In this passage I think that Socrates was telling Meno that we always have to try to find someone who has a way of making us better. Socrates also says that knowledge is not the only way that people act right and good. They still do not perceive how good men can be produced.

From Socrates telling him this, Meno comes up with the conclusion that if people do not understand what virtue is, virtue cannot be taught.

Meno Part 3-4 Will

The part that made me think the most about parts 3 and 4 of Plato’s Meno was when they discussed whether men can be good by nature or if they are taught to be good. I really paid attention to this part because I had to think about what I thought was good and what was not.

Then may we assert this as a universal rule, that in man all other things depend upon the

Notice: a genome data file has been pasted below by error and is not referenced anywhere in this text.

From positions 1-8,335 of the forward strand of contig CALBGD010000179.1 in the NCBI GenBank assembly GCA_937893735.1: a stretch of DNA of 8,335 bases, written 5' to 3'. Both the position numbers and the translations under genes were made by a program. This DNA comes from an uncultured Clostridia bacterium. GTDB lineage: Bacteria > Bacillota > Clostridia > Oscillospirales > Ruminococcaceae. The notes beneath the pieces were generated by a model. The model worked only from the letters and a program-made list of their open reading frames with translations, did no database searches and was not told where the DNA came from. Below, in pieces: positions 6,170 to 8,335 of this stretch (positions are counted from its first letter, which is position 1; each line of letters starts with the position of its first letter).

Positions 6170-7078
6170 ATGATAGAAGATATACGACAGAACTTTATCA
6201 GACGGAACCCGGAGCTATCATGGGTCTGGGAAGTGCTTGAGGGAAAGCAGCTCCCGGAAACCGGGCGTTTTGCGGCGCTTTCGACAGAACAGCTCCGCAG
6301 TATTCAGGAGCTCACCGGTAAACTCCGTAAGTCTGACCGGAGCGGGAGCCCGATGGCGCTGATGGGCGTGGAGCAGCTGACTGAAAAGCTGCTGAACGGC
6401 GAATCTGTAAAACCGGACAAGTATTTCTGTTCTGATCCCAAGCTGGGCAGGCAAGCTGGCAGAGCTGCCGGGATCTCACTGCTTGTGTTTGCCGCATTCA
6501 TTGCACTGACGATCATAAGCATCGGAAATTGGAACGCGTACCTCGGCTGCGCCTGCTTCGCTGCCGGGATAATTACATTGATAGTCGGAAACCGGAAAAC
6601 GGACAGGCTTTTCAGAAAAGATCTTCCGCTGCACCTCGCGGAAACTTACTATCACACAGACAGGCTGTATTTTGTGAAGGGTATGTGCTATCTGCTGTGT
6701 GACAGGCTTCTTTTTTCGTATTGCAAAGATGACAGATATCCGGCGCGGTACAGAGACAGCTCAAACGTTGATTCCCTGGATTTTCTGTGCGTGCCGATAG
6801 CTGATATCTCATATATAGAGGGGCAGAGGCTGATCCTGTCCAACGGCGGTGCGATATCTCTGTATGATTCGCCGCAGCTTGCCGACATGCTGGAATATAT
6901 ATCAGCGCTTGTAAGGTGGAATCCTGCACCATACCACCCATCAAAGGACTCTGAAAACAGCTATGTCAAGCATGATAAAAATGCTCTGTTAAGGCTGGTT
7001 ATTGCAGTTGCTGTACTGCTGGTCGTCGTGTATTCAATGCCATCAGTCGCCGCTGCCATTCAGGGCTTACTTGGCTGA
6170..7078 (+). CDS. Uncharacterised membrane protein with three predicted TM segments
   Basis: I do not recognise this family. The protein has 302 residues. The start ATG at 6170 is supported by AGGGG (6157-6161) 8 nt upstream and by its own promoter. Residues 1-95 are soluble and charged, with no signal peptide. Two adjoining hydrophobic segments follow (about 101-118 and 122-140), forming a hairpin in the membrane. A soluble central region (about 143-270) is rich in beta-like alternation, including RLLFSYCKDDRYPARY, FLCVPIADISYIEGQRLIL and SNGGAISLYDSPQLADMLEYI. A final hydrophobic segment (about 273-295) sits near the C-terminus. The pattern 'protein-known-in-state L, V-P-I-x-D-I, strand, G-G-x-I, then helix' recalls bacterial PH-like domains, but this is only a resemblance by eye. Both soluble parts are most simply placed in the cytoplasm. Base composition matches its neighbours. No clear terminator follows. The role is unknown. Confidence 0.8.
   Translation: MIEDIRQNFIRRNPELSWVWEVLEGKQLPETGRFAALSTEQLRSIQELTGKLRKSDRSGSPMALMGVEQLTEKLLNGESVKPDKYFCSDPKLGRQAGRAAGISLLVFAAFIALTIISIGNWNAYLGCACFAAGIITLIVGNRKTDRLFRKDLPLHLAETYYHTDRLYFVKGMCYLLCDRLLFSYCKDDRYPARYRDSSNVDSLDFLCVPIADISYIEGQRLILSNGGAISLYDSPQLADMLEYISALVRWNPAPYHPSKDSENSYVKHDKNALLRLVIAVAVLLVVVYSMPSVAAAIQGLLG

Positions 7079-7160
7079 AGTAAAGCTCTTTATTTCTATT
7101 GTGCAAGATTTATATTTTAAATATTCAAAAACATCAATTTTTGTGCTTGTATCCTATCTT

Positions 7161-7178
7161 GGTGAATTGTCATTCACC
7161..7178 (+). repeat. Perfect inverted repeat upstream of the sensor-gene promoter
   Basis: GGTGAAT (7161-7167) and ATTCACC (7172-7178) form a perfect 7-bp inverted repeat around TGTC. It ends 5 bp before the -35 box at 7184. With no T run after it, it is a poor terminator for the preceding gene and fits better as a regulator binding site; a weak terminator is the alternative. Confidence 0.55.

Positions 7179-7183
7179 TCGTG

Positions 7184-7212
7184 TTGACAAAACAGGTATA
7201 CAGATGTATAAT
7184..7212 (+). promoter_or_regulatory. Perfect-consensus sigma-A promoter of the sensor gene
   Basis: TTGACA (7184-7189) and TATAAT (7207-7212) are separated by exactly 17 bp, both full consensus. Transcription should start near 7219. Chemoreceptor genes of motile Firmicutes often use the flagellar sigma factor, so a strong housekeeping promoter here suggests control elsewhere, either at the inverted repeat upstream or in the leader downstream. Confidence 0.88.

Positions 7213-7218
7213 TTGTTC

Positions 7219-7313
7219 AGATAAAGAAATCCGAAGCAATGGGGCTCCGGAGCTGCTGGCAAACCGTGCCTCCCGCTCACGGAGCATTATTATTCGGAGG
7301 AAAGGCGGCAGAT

soul, while the things of the soul herself depend upon wisdom, if they are to be good; and
so by this account the profitable will be wisdom, and virtue, we say, is profitable? (32)

This is the quote that made me think a lot about whether we are born good or taught to be good. It also made me think a lot about whether if we have virtue, we can use it to our advantage by getting a good job. It could also help us make better life decisions in the future.

meno part 2 writhaler

In part  2 of Plato’s Meno, Meno and Socrates begin speaking about different topics, especially mathematical ideas that they try out on a boy who is Meno’s servant. the boy shows them that he understands the theories reasonably well, and Socrates comes up with a theory that suggests that the boy is in a “state of knowing”. Socrates thinks that the boy did not learn geometry, he just always knew how to do it: